A plane carrying the remains of a French hostage kidnapped in Lebanon more than 20 years ago has taken off after a ceremony in Beirut.
Mr Seurat's body was found during excavation work in Beirut last year
The body of Michel Seurat, kidnapped in May 1985 by the Lebanese Islamic Jihad Organisation, was found in Beirut in October and identified by DNA analysis.
The group said it killed him in revenge for France's extradition to Baghdad of two pro-Iranian Iraqi dissidents.
Mr Seurat was one of many Westerners abducted during the Lebanese civil war.
Jean-Paul Kauffmann, the French journalist kidnapped with Mr Seurat just after they had arrived in the Lebanese capital, was among those who attended the brief ceremony at Beirut's police headquarters.
A Lebanese honour guard carried the coffin into the ceremony, where it was formally received by the French ambassador, Bernard Emie.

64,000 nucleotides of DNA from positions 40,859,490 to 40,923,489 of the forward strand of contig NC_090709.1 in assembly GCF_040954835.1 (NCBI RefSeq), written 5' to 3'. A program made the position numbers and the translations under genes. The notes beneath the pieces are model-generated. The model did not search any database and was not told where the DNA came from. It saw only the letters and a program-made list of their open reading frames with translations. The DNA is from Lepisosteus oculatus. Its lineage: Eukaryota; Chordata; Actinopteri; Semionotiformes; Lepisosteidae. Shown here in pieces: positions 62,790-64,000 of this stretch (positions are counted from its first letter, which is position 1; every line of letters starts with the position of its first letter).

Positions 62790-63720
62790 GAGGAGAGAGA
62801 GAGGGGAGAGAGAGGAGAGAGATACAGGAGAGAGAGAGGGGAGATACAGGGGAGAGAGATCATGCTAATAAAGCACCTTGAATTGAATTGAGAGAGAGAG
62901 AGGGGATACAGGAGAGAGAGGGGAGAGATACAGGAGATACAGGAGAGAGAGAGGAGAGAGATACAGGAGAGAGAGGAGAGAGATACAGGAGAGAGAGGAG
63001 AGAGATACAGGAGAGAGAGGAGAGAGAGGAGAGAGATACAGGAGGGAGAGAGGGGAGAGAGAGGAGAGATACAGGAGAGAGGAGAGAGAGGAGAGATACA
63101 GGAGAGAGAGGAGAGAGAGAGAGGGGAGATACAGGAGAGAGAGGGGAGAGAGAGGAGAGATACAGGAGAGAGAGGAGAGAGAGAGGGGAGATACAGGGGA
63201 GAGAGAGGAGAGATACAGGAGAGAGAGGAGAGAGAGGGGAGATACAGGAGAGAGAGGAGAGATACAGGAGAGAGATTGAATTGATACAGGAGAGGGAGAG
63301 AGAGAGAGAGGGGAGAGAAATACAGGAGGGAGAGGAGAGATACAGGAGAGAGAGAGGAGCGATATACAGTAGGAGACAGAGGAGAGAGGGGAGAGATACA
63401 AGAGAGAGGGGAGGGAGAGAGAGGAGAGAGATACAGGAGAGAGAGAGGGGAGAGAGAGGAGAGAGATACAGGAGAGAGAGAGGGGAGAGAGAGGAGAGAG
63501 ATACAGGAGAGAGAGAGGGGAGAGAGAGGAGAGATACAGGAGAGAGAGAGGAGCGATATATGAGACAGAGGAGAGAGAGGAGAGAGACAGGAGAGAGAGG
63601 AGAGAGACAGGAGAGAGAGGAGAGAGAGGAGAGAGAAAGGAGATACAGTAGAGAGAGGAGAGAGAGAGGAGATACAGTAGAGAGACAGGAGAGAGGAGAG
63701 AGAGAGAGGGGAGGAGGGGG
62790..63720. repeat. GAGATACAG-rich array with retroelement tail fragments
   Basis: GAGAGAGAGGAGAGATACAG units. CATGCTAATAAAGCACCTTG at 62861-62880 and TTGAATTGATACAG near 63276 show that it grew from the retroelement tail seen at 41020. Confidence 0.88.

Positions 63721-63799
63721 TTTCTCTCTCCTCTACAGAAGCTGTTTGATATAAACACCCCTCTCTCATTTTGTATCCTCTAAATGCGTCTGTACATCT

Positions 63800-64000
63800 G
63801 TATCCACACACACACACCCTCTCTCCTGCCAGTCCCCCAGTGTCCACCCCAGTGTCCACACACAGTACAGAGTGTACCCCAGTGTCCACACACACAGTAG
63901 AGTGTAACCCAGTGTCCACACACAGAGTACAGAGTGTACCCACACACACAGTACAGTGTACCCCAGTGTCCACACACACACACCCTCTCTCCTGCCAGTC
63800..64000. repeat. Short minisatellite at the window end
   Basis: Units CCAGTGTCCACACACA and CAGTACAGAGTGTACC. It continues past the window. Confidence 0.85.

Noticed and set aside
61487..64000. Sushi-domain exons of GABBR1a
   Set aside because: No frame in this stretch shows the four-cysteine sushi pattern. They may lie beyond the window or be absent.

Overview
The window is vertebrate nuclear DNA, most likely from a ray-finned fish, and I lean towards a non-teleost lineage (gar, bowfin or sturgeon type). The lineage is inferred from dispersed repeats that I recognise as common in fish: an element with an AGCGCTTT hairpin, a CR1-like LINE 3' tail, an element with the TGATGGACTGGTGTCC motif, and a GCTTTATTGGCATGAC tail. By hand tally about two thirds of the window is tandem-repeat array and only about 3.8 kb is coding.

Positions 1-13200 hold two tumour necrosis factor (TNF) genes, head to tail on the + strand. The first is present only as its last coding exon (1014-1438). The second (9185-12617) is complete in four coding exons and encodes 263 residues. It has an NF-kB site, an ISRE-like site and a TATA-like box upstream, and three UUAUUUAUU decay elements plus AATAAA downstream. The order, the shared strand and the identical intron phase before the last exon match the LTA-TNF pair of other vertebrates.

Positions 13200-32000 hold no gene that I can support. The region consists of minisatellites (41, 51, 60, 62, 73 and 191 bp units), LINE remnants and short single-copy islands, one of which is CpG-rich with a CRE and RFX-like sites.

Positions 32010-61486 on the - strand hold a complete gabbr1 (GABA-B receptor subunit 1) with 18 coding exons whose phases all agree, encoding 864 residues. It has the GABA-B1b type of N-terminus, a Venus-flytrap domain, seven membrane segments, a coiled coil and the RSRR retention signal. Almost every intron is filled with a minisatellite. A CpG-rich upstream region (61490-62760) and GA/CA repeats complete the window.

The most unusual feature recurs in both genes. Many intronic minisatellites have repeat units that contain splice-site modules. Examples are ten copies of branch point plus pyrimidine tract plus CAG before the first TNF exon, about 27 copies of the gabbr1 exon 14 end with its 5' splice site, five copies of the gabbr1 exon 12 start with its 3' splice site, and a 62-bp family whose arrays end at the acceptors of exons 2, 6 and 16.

The coffin was then taken to the plane at Beirut airport, where Mr Seurat's widow, Marie, and their two daughters were waiting.
His Syrian-born wife's account of his captivity, Les Corbeaux d'Alep (The Crows of Aleppo), became a best-selling book in France and abroad.
"We hope, some day, to know the truth," Mr Seurat's daughter, Leticia, told reporters at the airport.
Mr Seurat was a Middle East researcher working for the Centre National de la Recherche Scientifique when he was kidnapped with Mr Kauffmann on 22 May 1985.
On 3 March 1986, the Islamic Jihad Organisation said it had executed Mr Seurat - but hostages who were later freed said the Frenchman had died either of hepatitis or cancer.
His body was found in October during excavation work on the airport road in Beirut's Shia-dominated southern suburbs.
The group held many other Westerners hostage during the Lebanese civil war, including Anglican Church envoy Terry Waite, who was released in November 1991.